Many people don’t realize that their lawns can significantly contribute to their property’s value. Specifically, lawns contribute to a home’s curb appeal. Besides making sure you use great corded electric mowers, another way to make sure your lawns are in tip top shape is to fertilize them.
A lawn fertilizer provides the necessary nutrients for plants to grow, helping them grow healthily. If you are looking into fertilizing your lawn, read this article to find out about our suggested lawn fertilizer schedule.
What are Lawn Fertilizers?
Lawn fertilizers are a class of agrochemicals that aim to provide the nutrients that plants may not naturally have in their soil.
Plants require a wide array of chemicals that are considered essential nutrients. However, they require three nutrients in particular in large amounts: nitrogen, phosphorus, and potassium.
Commercial fertilizers are usually composed of these three chemicals that plants can heavily utilize for growth. Most fertilizers have these three chemicals in different ratios and you can usually see what the ratio is depending on the “NPK” ratio, a term denoted by the atomic symbols of the three chemicals.
How to Apply Fertilizers?
There are many different types of fertilizers that you can purchase. Aside from knowing the NPK ratios, fertilizers also come in different forms.
You can purchase them in liquid, powder, and granular forms. For lawns, granular forms are recommended because you can purchase granular fertilizers and specifically choose granular fertilizers that are slow-release, which means they slowly release the nutrients when the granules get wet from watering or from rain.
An effective way to apply granular fertilizers is to use a drop spreader or rotary spreader.
These are garden tools that will help you easily apply granular fertilizers and they are similar in the sense that all you have to do is to put your granular fertilizers in a bin that would slowly feed a rotary device underneath.
As you push the spreader across the lawn, the spreader would either drop the fertilizers or spread them in a circular manner.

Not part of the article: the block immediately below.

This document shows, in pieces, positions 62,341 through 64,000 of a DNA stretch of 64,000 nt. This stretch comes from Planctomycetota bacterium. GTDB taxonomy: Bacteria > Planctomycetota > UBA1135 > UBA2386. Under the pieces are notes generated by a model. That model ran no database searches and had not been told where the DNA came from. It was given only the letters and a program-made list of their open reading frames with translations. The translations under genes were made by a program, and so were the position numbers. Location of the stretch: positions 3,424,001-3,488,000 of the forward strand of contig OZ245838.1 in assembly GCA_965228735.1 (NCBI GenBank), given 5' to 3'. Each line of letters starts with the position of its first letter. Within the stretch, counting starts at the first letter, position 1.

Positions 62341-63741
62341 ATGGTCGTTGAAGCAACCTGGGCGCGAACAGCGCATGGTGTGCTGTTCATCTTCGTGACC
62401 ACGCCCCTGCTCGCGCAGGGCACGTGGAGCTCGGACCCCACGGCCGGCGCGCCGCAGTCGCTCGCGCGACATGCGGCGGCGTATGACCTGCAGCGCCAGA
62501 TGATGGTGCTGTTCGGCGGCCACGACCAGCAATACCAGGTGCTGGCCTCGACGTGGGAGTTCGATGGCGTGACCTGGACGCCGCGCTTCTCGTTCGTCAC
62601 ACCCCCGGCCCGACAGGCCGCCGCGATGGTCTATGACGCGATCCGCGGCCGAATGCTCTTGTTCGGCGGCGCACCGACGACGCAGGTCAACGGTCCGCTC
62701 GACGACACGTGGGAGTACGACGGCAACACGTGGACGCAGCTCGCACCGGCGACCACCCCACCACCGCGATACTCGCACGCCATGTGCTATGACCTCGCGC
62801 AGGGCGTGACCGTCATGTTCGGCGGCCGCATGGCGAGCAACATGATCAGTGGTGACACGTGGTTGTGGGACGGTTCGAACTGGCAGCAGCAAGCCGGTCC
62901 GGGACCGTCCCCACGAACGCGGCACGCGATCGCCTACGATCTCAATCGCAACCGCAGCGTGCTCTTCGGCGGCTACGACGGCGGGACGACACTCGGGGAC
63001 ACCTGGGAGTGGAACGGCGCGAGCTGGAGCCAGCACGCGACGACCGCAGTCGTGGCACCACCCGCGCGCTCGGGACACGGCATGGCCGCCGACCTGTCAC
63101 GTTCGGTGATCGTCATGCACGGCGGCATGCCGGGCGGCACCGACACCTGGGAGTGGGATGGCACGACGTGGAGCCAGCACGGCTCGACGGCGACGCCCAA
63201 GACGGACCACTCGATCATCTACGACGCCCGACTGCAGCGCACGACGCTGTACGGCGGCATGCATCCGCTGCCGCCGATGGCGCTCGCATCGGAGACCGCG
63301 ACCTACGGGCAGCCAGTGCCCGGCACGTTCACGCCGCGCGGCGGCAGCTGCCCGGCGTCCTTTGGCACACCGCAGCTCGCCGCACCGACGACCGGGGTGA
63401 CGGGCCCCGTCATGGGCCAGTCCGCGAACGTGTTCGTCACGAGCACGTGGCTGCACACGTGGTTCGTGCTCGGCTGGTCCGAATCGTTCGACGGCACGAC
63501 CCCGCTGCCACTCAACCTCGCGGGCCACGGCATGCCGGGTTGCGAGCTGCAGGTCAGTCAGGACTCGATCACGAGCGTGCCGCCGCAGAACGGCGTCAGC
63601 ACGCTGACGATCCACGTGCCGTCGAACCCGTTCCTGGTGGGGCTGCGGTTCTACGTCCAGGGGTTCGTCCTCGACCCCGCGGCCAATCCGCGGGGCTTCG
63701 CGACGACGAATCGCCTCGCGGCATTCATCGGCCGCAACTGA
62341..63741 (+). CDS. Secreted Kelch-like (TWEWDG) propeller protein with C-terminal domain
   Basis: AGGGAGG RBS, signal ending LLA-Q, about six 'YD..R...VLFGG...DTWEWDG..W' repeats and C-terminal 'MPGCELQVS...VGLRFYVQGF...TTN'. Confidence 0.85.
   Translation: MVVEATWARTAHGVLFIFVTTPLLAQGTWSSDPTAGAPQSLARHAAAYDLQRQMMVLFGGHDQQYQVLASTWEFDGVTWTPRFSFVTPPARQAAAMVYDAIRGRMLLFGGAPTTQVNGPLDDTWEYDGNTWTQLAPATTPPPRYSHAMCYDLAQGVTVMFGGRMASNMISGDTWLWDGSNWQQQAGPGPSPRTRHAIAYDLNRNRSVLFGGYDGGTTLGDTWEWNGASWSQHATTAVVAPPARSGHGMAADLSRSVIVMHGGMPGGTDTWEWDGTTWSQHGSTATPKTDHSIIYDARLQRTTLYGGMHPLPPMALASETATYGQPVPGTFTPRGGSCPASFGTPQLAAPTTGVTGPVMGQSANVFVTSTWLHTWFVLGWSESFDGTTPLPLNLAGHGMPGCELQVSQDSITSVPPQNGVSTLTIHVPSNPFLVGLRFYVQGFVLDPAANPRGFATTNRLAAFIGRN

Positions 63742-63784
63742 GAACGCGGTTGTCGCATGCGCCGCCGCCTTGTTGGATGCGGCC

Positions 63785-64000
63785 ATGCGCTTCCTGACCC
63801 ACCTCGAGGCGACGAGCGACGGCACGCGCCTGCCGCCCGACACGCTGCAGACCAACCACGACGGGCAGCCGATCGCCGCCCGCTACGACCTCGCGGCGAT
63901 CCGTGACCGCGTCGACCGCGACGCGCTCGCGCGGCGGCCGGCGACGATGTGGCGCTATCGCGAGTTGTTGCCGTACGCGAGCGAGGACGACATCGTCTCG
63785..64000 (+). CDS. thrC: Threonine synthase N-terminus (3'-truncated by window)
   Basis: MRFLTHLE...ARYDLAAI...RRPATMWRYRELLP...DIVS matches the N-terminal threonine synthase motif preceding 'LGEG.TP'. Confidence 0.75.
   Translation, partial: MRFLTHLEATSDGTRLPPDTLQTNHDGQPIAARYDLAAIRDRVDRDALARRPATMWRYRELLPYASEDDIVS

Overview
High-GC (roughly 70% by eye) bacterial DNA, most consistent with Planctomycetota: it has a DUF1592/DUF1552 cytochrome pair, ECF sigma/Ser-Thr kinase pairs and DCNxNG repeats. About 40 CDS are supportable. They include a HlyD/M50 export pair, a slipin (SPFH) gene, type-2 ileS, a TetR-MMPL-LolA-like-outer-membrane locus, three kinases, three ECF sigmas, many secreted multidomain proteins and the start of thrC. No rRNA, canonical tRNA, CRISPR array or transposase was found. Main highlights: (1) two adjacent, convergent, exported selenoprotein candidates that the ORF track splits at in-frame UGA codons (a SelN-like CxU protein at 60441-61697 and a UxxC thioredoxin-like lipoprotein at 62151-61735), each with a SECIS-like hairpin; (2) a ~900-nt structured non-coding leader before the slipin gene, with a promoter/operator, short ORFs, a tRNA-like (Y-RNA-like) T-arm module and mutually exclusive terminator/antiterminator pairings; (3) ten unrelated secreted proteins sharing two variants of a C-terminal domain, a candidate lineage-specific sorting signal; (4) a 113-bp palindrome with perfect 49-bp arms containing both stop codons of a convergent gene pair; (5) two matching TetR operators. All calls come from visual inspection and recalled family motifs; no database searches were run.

When is the Best Time to Fertilize Your Lawn
The best time to fertilize your lawn will depend on the growth stages of the plants and grass you want to fertilize. Many sources cite the first best time to fertilize your lawn is early spring.
Early spring is a seasonal time of the year where the temperature begins to rise, shedding off the cold that winter previously brought. As a result of this warming onset, many plants begin to sprout and grow.
Giving plants additional nutrients are especially important because this is considered to be a crucial developmental stage. Thus, fertilizing lawns during early spring provides essential nutrients for seeds to germinate and sprout during this time.
Wait A Month After the First Fertilization
The next time that you should fertilize your lawn should be approximately a month after your first fertilization. This would fall approximately in the middle of May. This is simply to resupply the soil with the necessary nutrients and make sure that the plants have a constant source of nutrients needed for both growth and development.
This is important because although plants require various essential macronutrients, nitrogen, phosphorus, and potassium are nutrients that the soil does not naturally hold very well. Thus, whatever fertilizer you have placed in early spring must have already been absorbed or leached away in the soil.
Every Six to Eight Weeks
After your second application of fertilizers, you can continue to do so for every six to eight weeks. This is to simply resupply the soil with essential nitrogen, phosphorus, and potassium that plants need in large amounts.
While the first application in early spring was to jump start plant growth, the constant application of fertilizers every six to eight weeks will make sure that the soil is properly saturated with fertilizers for the plants to use.
If you add fertilizers in shorter intervals, you run the risk of oversaturating the soil to the point of inefficiency. No matter how much fertilizer you apply, the plants can only absorb so much.
Using a lawn fertilizer throughout the summer is also important for grass and plants because summer is technically considered to be relatively harsh on plants. The heat can cause droughts and the warmth of the summer makes it a period conducive for diseases and weeds as well.
Your grass and plants in your lawn will need all the nutrients it can absorb from fertilizers to make sure to thrive during this time.
Your last application of fertilizers will be around fall. During this time, the fertilizers will provide nutrients for the lawn plants to recover from whatever they had to go through during the summer. Additionally, the added nutrients during fall would greatly benefit your lawn plants as they begin to store energy needed to survive the winter.
Due to the cold and the limited amount of sunlight, plants typically undergo a period of dormancy or relative metabolic inactivity.
If you want healthy, thick and lush lawns, it’s best to go by the right timing to get the best results. Follow our lawn fertilizer schedule guideline to feed your lawn and look forward to enjoying the fruit of your labor.